The path to peace is not in what I do, but in what I believe; that affects what and how I do things. ”The transformation that we should seek should not only be the transformation of our society, but also the transformation of our spirit because the inner transformation inspires the outer work…there is an intimate connection between our inner state and what we do in our outer spheres. This consistency is the foundation of being a fully integrated person.” (Peace Education: A Pathway to a Culture of Peace, by Centre for Peace Education)
”The fundamental principle of peace is a belief that each person is important,” notes Jean Vanier in his book, Living Gently in a Violent World. “The vision of Jesus was extraordinary… he entered into this world to love people as they are…saying to each one, “You are important. You are precious…There can be no peacemaking or social work or anything else to improve our world unless we are convinced that ’the other’ is important.”
Nyange in November
When we stumbled across the story of Chantal and her classmates, we knew we had found the perfect location to hold our first youth peace camp this November. It will be in Nyange, at a school just a few miles away from the original site. We will also have one of the school survivors on hand to share their story. We will learn about conflict transformation, share personal stories, and even plant a peace garden for a lasting memorium.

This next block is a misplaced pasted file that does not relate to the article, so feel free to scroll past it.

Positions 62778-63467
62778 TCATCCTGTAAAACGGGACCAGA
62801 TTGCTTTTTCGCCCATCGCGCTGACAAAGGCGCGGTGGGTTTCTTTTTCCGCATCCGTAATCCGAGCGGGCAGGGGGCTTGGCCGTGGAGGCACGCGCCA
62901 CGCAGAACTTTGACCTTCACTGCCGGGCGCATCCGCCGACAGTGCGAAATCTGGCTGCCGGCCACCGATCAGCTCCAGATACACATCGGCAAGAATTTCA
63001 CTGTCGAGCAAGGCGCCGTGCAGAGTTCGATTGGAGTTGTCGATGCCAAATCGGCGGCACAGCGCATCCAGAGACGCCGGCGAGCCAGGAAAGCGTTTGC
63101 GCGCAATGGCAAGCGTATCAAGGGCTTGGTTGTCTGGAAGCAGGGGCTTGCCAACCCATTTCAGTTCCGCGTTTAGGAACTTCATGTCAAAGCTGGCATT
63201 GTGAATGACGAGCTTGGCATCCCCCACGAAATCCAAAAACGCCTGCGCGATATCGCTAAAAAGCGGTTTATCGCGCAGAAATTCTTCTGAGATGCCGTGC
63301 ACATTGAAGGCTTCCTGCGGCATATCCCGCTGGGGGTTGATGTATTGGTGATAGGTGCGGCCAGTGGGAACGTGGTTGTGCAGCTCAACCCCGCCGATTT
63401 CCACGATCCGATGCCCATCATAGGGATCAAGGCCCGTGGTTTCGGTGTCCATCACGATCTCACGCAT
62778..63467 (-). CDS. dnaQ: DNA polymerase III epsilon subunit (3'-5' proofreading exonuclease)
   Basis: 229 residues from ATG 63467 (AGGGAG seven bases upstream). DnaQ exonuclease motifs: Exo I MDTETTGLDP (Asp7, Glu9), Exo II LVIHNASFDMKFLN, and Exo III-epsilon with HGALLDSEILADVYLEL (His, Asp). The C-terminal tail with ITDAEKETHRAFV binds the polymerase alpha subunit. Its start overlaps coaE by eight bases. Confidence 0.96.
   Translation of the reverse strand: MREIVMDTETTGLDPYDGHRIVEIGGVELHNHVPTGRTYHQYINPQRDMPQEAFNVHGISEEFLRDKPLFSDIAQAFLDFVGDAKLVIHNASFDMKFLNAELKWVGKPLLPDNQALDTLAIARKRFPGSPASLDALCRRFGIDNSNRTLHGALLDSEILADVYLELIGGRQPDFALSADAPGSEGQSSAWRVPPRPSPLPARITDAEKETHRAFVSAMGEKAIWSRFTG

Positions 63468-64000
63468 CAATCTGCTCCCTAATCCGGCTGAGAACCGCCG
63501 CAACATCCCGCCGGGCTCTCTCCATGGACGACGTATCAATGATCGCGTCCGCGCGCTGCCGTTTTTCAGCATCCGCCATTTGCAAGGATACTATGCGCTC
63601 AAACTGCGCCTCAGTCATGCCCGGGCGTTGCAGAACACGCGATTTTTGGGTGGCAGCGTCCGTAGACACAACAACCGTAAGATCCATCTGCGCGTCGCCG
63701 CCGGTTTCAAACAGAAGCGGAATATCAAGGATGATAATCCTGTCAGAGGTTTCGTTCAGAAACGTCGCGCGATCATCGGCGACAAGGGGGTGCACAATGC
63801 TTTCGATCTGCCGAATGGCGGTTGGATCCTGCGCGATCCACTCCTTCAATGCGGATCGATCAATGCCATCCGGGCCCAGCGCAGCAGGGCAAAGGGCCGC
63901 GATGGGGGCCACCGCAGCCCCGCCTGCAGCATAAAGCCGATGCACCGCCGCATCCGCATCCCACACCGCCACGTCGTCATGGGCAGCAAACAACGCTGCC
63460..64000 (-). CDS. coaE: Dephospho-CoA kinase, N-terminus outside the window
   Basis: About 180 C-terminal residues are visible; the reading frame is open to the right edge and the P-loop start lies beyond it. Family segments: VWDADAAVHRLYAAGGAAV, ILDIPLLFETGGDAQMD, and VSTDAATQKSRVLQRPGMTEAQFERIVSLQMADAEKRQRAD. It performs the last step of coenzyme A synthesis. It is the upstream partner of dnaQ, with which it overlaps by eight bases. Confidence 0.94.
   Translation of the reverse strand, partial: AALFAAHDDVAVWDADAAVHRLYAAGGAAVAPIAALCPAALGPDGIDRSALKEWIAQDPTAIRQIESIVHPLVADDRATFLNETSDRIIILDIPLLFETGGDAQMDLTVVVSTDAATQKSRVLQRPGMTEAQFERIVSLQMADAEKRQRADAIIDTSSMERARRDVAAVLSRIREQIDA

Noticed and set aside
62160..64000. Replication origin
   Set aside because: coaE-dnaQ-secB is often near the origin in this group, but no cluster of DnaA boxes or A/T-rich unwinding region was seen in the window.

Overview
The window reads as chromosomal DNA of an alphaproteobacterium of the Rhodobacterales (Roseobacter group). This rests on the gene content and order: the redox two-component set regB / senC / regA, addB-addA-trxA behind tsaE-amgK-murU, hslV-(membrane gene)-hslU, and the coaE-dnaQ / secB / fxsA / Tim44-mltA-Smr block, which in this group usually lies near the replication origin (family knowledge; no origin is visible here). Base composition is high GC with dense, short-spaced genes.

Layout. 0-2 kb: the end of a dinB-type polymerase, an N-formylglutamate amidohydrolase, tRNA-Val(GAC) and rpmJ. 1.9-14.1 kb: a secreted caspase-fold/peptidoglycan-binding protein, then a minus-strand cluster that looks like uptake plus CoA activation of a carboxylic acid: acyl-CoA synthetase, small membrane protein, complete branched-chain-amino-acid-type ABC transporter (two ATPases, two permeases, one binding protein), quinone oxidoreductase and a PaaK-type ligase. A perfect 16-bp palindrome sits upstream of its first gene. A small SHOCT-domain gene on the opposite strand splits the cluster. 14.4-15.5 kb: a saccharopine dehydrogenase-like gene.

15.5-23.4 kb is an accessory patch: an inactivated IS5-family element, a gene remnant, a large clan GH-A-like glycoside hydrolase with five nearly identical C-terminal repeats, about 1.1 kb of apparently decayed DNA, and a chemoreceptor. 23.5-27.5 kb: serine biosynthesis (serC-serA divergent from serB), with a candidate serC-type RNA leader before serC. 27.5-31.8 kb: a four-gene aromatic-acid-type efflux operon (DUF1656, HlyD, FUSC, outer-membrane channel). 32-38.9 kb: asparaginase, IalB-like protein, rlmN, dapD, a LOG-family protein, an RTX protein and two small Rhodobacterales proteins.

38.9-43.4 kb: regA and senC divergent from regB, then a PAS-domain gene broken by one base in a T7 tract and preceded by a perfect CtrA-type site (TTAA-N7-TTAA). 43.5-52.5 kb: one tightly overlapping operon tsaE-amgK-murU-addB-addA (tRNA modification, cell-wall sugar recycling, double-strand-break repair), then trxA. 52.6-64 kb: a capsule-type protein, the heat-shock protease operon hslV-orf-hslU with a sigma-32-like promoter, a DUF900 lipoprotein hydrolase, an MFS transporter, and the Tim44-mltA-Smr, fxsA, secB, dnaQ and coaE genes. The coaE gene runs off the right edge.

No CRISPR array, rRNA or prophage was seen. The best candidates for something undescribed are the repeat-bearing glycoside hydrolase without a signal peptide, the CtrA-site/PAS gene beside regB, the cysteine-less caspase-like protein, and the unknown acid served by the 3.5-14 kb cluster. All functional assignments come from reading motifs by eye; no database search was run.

Join us. Help encourage and inspire youth who are committed to working for peace in Rwanda. Make a donation today.
Upcoming Special Events in Toronto:
Oct. 2 - Bowl-a-thon
2 – 4 pm, Newton Brook Bowl A Rama, 5837 Yonge St., Toronto
Join New Faith Youth Ministry in their sweet quest to have fun and raise funds to help youth at risk in Rwanda, including those courageously dealing with HIV/AIDS, go to peace camp, an inititiave of a peace of life and AEBR Youth.
Oct. 5 - a peace of life photo exhibit and film night
7:00-9:30 pm., Merchants of Green Coffee, 2 Matilda St., Toronto
Join us for the screening of Munyurangabo, a beautiful film that was also the first feature film to be produced in kinyarwanda (with English subtitles). It presents some of the issues youth face today in peace and reconciliation. Also on hand: gafotozi – photo exhibit from our village workshop last November with youth at risk in Rwanda.